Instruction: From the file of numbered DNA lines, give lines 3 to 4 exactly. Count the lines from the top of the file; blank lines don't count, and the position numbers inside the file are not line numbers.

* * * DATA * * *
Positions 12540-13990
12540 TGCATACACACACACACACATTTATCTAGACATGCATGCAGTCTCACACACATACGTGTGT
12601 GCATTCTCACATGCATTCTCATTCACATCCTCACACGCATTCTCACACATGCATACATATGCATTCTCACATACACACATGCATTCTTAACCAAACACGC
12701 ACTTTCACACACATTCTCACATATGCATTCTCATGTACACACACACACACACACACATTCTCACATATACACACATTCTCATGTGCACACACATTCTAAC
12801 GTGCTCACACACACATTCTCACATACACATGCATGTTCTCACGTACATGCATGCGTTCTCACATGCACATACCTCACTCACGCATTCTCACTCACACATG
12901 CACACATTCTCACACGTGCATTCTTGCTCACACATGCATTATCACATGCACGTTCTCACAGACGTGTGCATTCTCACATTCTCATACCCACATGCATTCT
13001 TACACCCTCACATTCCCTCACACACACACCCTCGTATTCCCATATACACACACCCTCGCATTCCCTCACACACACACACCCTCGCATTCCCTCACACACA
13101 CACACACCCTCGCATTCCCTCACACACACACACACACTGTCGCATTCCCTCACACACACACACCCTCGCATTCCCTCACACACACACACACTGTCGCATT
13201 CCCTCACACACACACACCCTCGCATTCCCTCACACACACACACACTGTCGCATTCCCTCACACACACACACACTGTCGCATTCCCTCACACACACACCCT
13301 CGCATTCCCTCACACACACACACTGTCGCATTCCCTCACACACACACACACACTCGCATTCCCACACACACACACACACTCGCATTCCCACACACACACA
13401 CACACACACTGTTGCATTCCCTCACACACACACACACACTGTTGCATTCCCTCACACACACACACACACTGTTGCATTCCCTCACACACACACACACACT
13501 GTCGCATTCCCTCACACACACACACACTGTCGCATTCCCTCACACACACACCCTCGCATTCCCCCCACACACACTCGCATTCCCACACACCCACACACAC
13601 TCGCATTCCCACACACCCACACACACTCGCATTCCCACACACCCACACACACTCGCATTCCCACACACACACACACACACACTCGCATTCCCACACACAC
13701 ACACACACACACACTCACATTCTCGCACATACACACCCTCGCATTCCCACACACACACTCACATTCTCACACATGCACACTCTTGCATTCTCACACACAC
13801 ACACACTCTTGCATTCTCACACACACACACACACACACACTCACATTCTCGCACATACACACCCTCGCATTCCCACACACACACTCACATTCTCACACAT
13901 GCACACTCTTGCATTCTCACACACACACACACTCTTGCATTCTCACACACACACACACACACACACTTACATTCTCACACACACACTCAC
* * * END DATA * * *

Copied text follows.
12601 GCATTCTCACATGCATTCTCATTCACATCCTCACACGCATTCTCACACATGCATACATATGCATTCTCACATACACACATGCATTCTTAACCAAACACGC
12701 ACTTTCACACACATTCTCACATATGCATTCTCATGTACACACACACACACACACACATTCTCACATATACACACATTCTCATGTGCACACACATTCTAAC